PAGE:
Microsoft has announced a change in GitHub pricing today and is suitable for anyone familiar with code. In the past, GitHub calculated $ 7 per month for a private repository. These are now free if you have three or fewer employees.
The New Free Level is a Blessing for Students
GitHub has always had a free level, but in the past this free level was restricted to public repositories. If you were an aspiring coder looking to get into source control, the best cost-effective way to make your code public. That's not always appealing, especially in the early stages of learning, when your code is something you're less than proud of. Even if you've landed your first developer job, when it's time to move on or work on a side project, you may not want your work to be visible to your current employer.
This for a hired developer was not a difficult problem. GitHub billed private repositories at $ 7 per month. Although these costs add up over the course of the year, it is not too challenging to earn 7 euros a month if you have a job. For students who may not have the time or ability to work while learning, it may be more difficult to put together this fee. The cost might have prevented students from using a resource that not only gave them more source code management experience, but also a valuable place to save their work for future career prospects.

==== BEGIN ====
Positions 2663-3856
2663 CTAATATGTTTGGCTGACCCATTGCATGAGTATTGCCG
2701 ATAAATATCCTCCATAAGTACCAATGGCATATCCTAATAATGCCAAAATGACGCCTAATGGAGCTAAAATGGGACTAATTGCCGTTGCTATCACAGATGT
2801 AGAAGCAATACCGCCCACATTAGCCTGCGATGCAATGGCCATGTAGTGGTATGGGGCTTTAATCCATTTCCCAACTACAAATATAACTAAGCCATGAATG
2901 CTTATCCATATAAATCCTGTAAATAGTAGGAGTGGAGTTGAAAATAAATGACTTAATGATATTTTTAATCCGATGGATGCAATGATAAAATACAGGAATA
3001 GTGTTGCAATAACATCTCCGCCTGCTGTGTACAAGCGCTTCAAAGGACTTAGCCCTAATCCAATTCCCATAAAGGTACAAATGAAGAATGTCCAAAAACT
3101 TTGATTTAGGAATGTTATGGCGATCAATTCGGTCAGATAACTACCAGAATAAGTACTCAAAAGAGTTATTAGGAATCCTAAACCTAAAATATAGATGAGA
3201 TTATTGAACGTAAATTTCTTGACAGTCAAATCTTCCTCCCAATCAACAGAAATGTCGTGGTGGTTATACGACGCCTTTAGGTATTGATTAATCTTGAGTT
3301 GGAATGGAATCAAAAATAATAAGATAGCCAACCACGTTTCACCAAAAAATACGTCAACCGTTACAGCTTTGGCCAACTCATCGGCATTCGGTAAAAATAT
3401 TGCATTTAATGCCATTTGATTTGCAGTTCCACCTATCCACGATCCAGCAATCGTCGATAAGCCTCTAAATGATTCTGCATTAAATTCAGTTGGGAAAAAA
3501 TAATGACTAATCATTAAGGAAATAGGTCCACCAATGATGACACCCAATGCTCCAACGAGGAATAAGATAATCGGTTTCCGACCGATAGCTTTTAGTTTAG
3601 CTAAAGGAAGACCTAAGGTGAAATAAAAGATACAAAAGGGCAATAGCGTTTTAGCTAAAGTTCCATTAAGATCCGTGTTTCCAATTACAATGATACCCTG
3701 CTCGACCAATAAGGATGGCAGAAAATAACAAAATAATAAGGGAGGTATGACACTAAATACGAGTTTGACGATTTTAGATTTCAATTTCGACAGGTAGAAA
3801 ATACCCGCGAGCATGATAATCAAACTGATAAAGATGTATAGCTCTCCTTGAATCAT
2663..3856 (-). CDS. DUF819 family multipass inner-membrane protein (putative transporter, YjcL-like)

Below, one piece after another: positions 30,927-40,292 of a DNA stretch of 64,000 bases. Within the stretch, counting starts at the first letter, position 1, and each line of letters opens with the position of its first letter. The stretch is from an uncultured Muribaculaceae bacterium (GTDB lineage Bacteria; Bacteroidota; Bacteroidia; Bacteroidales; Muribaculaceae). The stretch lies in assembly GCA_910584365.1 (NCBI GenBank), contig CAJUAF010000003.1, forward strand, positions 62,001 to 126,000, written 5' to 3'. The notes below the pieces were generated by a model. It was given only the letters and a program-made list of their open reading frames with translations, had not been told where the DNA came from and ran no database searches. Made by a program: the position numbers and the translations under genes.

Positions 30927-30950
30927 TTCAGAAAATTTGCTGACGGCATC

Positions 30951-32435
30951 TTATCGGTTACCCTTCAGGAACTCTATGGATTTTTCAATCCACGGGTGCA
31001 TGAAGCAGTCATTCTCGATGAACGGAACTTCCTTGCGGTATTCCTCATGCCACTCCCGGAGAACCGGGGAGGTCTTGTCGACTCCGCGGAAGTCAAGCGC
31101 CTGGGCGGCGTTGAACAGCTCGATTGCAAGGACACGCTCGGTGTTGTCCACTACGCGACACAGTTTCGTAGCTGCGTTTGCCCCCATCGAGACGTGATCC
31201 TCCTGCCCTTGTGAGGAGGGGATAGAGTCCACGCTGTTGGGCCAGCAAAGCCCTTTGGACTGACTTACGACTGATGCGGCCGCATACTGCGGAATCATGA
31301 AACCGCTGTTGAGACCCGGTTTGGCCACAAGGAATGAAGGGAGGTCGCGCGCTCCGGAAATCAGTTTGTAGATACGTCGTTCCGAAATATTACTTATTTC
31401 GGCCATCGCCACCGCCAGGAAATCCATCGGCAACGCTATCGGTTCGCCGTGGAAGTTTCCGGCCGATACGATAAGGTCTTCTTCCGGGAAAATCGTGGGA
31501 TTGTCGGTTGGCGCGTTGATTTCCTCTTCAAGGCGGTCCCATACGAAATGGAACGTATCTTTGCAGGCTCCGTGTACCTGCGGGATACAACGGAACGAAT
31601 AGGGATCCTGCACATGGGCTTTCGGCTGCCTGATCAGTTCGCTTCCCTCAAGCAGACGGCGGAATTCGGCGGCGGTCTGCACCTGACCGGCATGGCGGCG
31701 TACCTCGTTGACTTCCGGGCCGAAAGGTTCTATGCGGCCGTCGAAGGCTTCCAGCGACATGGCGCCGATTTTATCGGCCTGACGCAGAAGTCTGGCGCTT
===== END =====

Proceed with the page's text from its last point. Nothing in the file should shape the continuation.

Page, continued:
Today's announcement is a win for these students. Private repositories are free as long as the repository has three or fewer employees. This is a reasonable compromise that ensures Microsoft can benefit from GitHub commercial projects while providing a great advantage to those who can best use the help. Anyone who needs more than three employees can continue to pay for GitHub Pro for $ 7 a month.
Businesses Benefit, Too
Microsoft also simplifies GitHub's business options. Instead of offering GitHub Enterprise Cloud and GitHub Enterprise Service as separate services, Microsoft combines them into a single service: GitHub Enterprise. Companies can now access a seat price.
Overall, these changes should help GitHub continue to develop a healthy user ecosystem. The new free level for private repositories will be a blessing for students and small developers alike.